Darien 'challenge': a humanitarian crisis aggravated by a hashtag

9 minutes
Darien 'challenge': a humanitarian crisis aggravated by a hashtag
"Art collage of people crossing the jungle with phones", performed by Adobe Firefly.

On their way to the United States, thousands of migrants in recent years have crossed the Darien Gap, the jungle that separates Panama and Colombia and interrupts the land connection in continental America. In addition to backpacks with clothes and food to withstand the difficult conditions of the terrain - boggy roads, ravines and fast-flowing rivers - in recent months some migrants have added an additional element to their equipment: a cell phone with TikTok. 

According to a recent report in the New York Times, variations of the hashtag #SelvaDarién have reached more than 500 million views on the social network. Little by little, the platform has been accumulating more and more publications of migrants who record their journey in short videos and selfies in which they relate their experience, give advice and even encourage others to undertake the same path.

"You see me like this, very normal and everything... but I'm very tired," says a man who crosses the jungle smiling, while an audio of pre-recorded laughter plays in the background. The speaker is Ender Contreras, a migrant who has posted videos about the Darien and other stops along his route, which have reached more than 12 million views on TikTok. In another video, Contreras shows a dozen people in life jackets navigating a river before leaving the area. The text of the publication reads: "A little ride in the canoes, on the way out of the Darien". 

@endercontrerass A little ride in the canoes, heading out of the Darien 💪 Thanks to brother Indio Panameño who let me record the experience and share it with the world.... #Viral#Usa#conqueringamerica#Darien#Panama#Colombia#Eldarien ♬ original sound - Ender Contreras

So far in 2022, nearly 30 people have died or disappeared while attempting to cross this jungle. Migrants are not only exposed to accidents, dangerous animals or disease, but to the armed groups that control the region. According to Doctors Without Borders, at least 88 women were victims of sexual violence while crossing from Panama to Colombia last year. Many of those arriving on the other side do so with respiratory, gastrointestinal and dermatological conditions, or with symptoms of post-traumatic stress and anxiety. 

TikTok' s policies prohibit the promotion of dangerous activities, content that offers instructions to carry out illegal acts, and content that promotes human smuggling. Although in more than one sense the migrant videos could be interpreted as a breach of these rules, a company spokesperson assured the New York Times that they would not disable the tags on the platform. However, shortly thereafter the media outlet found that some content had been removed for violating community standards.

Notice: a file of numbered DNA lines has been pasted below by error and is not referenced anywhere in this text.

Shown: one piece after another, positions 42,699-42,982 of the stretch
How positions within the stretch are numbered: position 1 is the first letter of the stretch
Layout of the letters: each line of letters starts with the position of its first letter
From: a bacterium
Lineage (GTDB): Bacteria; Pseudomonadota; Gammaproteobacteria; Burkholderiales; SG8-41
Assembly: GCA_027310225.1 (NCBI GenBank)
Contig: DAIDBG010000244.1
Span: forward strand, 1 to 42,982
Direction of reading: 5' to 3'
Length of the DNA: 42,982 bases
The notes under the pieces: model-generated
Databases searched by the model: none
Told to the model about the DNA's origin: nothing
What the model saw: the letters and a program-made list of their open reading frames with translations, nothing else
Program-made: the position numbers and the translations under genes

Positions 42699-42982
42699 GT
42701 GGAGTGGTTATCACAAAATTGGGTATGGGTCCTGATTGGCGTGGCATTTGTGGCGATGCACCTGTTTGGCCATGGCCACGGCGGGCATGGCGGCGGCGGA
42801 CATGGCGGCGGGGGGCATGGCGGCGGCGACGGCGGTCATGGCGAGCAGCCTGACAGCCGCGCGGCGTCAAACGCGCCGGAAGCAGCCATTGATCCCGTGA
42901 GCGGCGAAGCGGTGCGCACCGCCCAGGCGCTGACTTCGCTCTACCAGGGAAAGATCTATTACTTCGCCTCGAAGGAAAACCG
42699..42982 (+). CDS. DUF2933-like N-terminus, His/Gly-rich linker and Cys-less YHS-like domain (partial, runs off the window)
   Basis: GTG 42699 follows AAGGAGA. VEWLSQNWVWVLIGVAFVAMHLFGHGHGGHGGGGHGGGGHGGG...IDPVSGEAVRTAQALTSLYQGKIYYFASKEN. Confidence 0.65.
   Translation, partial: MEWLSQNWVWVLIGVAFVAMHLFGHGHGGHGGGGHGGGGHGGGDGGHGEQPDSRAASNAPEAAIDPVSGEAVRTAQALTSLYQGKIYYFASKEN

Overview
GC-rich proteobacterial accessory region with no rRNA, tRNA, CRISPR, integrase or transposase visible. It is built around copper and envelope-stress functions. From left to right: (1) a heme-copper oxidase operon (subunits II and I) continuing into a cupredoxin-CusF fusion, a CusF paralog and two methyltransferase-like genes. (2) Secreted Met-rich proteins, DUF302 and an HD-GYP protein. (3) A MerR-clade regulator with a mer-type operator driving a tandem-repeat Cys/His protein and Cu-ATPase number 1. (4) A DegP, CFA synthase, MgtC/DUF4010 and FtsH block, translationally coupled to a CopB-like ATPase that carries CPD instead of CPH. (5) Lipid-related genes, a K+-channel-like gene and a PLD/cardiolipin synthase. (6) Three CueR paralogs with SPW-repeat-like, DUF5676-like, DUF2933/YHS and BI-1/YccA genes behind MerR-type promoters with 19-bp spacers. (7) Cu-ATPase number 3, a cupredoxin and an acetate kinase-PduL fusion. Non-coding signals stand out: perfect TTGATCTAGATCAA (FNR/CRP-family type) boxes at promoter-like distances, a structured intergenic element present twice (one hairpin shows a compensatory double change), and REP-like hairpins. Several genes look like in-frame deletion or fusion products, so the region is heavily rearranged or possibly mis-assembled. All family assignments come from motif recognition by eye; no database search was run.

The handling of the problem is not simple. On the one hand, migrants have the right to denounce their situation and make visible the humanitarian crisis they are experiencing firsthand. For citizens, moreover, it is a matter of public interest. However, these publications distort what it really means to migrate to the United States through the Darien. 

The use of emojis, background audio and filters alters the interpretation of situations where the protagonists are risking their lives. It is possible, for example, that human traffickers resort to this strategy as a marketing formula.

Videos on the route could encourage this risky expedition with misleading information and without a clear context. The use of emojis, background audio and filters alters the interpretation of situations where the protagonists are risking their lives. With the additional element that in many cases it is not possible to determine the authenticity of the content or the motivations for publishing them. It is possible, for example, that human traffickers use this strategy as a marketing formula. For Maria Clara Robayo, researcher at the Venezuela Observatory of the Universidad del Rosario, the situation is aggravated when there are no official sources with which to contrast the information. 

The humanitarian crisis on the Colombia-Panama border has been worsening and the political, social and economic conditions on the continent do not project a better outlook for the short term. This year, 158,000 people, mostly Venezuelans, have braved the Darien jungle. The number, which represents a record since the area was established as a transit point to the United States, is increasing without the platforms being clear on how to deal with this problem. 

Meanwhile, those who rest in the Darien next to a river or in a spellbinding camp, after overcoming stretches with such telling names as "mountain of death" or "hill of the devil", still take the time to take out their cell phones, record their companions and tell those on the other side of the screen: "Energy, yes we can do it! 

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